Edited by Cluttermagnet, 12 February 2008 - 05:49 PM.

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#11 OFFLINE   securitybreach

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Posted 12 February 2008 - 05:23 PM

While searching for pc100-322-622r , it looks as though that this ram is ECC. I will look some more for you though.Cluttermagnet:  Look Here:http://www.ultratec....c...&maintain=1Thanks

Edited by securitybreach, 12 February 2008 - 05:24 PM.

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#12 OFFLINE   Cluttermagnet

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Posted 12 February 2008 - 05:52 PM

View Postsecuritybreach, on Feb 12 2008, 04:23 PM, said:

While searching for pc100-322-622r , it looks as though that this ram is ECC. I will look some more for you though.Cluttermagnet:  Look Here:http://www.ultratec....c...&maintain=1Thanks
Thanks. Yes, it is looking more like this stuff may indeed be ECC. Maybe someone on Ebay might want them- real cheap with free shipping, etc. At least they did not fry my eMachines mobo during my test.

Edited by Cluttermagnet, 12 February 2008 - 05:53 PM.

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#13 OFFLINE   b2cm

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Posted 13 February 2008 - 01:26 AM

Those are registered, buffered sdram modules. Whether or not ECC (most likely they are), they certainly are not your unbuffered 'regular, non-ECC PC100 RAM'.

Edited by b2cm, 13 February 2008 - 01:29 AM.


#14 OFFLINE   Tushman

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Posted 13 February 2008 - 01:15 PM

View Postb2cm, on Feb 12 2008, 11:26 PM, said:

Those are registered, buffered sdram modules. Whether or not ECC (most likely they are), they certainly are not your unbuffered 'regular, non-ECC PC100 RAM'.
Doesn't "registered" and "ECC" mean the same thing?

#15 OFFLINE   securitybreach

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Posted 13 February 2008 - 02:50 PM

View PostTushman, on Feb 13 2008, 12:15 PM, said:

Doesn't "registered" and "ECC" mean the same thing?
Thats what I thought as well.Thanks
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#16 OFFLINE   ross549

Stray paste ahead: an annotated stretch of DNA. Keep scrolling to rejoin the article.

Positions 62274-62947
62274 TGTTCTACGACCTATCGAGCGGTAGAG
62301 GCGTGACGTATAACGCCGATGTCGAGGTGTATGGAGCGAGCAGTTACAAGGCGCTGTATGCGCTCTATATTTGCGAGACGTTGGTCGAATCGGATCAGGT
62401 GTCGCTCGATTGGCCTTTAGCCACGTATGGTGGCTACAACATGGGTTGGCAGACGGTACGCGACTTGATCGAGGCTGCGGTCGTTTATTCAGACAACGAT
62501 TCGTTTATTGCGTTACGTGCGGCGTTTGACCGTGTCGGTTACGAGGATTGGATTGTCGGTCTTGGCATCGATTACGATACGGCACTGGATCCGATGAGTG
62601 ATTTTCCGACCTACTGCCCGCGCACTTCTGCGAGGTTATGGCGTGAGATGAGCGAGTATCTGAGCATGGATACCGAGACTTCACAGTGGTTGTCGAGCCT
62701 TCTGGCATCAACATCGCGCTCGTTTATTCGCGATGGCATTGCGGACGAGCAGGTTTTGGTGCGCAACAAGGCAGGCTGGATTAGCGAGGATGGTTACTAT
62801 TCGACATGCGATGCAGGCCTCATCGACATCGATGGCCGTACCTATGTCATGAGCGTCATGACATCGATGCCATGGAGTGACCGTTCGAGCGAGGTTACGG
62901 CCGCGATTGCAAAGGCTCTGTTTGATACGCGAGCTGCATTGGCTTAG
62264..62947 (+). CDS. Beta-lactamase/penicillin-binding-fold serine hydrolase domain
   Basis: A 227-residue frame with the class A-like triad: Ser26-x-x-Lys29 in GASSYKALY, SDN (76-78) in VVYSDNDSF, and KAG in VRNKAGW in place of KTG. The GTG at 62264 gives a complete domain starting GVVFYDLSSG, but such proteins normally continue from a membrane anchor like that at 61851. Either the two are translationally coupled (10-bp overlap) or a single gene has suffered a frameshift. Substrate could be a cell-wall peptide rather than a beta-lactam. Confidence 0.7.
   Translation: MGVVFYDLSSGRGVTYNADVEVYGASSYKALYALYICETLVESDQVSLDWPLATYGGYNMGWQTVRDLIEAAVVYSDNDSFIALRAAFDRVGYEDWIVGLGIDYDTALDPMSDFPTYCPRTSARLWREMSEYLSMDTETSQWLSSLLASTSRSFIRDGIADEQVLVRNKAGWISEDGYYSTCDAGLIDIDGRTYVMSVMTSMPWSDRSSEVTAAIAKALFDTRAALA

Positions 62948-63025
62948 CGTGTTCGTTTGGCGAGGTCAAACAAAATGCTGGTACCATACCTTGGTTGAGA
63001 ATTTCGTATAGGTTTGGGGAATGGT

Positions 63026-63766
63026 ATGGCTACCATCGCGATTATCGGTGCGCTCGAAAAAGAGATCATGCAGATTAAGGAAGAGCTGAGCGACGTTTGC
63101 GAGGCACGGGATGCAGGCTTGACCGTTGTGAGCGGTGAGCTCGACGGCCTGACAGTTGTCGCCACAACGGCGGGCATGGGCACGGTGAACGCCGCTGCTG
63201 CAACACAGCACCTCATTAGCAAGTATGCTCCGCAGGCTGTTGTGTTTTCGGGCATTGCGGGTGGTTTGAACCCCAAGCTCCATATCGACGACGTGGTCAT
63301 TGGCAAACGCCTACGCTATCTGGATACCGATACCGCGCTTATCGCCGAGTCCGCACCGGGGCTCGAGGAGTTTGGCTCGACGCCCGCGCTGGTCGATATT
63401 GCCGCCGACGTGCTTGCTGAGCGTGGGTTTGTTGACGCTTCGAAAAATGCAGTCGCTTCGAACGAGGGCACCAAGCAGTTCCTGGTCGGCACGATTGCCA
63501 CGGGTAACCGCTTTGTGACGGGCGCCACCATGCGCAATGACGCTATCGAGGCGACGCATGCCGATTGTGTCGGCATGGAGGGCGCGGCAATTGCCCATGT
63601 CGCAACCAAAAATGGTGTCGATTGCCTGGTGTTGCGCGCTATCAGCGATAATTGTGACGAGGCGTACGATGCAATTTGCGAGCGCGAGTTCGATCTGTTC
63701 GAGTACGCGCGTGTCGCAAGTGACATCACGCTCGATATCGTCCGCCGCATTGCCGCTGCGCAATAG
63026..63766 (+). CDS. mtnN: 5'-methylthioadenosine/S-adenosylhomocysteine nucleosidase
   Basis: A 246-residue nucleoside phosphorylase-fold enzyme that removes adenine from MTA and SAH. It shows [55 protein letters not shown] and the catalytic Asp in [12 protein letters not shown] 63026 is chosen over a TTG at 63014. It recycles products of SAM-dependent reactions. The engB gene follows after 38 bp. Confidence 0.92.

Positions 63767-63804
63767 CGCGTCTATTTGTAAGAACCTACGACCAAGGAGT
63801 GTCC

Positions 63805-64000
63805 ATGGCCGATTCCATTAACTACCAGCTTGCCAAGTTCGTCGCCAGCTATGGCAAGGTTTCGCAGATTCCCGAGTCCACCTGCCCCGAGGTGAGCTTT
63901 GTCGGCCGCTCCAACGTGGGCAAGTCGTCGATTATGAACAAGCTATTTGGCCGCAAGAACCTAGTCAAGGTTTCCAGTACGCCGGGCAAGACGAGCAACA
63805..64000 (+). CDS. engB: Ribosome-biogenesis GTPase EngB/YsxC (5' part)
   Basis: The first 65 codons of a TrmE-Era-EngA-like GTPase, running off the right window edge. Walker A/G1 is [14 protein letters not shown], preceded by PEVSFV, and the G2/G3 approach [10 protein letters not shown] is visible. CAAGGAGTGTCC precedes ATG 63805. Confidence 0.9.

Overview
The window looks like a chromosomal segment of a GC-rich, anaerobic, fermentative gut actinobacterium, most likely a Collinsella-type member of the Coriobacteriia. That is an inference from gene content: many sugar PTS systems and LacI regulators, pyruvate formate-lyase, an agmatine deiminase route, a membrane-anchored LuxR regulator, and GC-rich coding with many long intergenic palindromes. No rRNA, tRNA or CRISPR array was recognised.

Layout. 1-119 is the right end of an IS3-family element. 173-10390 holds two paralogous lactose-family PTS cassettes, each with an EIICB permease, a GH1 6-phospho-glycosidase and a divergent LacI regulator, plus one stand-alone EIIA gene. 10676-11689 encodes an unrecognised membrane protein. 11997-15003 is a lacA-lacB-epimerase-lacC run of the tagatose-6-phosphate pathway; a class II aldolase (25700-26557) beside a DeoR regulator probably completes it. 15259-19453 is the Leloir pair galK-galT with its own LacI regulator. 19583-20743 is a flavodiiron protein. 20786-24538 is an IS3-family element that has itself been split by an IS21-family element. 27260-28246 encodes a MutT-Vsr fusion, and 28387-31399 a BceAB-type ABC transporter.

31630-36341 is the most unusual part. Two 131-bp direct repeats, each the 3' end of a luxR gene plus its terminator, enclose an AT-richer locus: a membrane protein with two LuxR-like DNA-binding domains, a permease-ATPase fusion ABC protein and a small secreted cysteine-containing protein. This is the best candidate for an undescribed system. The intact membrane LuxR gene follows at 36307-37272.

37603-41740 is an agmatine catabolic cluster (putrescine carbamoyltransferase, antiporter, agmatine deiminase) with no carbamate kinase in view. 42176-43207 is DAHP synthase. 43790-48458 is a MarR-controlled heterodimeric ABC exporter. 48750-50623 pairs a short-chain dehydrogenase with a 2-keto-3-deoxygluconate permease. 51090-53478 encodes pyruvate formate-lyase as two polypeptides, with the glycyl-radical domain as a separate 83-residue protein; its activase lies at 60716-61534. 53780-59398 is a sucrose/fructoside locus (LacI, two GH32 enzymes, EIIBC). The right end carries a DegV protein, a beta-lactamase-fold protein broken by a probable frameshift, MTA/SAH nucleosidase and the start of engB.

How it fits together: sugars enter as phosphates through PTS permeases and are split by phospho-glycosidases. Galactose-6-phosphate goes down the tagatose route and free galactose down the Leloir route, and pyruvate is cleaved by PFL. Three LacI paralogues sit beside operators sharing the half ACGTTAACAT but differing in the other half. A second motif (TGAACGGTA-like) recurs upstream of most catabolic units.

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Posted 13 February 2008 - 07:41 PM

http://en.wikipedia....gistered_memory:)Adam
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#17 OFFLINE   Tushman

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Posted 13 February 2008 - 09:43 PM

Thanks for the link.  So it seems it can be a combination of one or the other.

#18 OFFLINE   FuzzButt

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Posted 14 February 2008 - 01:47 PM

Clutter,FWIW we used to use HP Netservers at work and they all had regular PC100 memory but it was HP's "Registered" and HP branded memory. BIOS always gave us an "Warning" upon bootup after we upgraded them with 2 additional sticks of PC100 supplied by Kingston. It was still ECC type but not "registered"I guess they are a bit picky on what memory you decide to use.

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#19 OFFLINE   Cluttermagnet

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Posted 16 February 2008 - 02:00 AM

Thanks, all. To make it clearer, 2 very old, abandoned HP servers were scrapped for parts, thus the ECC RAM. I was just trying to figure out whether I'd be able to use this PC100 RAM elsewhere, on older machines. Probably not. I also got a couple of small, 9G SCSI drives, also various fans, all working. A couple of floppy drives, a couple of tiny (laptop?) CD drives, 24x, which I'd never use. They have the 'wrong' connector style, anyway. That's pretty much it. It was pretty ancient hardware. But still, to a career hardware geek, worth going over. ;)Oh, yes- the RAM I pulled was indeed HP server RAM. Manufacturers seem to be Hitachi and Samsung, but the sticks have HP stickers clearly labeling them as to size and "REG" (probably ECC). Oh, and of course all the stats about RAS and CAS and setup time ('latency') and such- the PC100-322-622R stuff.

Edited by Cluttermagnet, 16 February 2008 - 02:04 AM.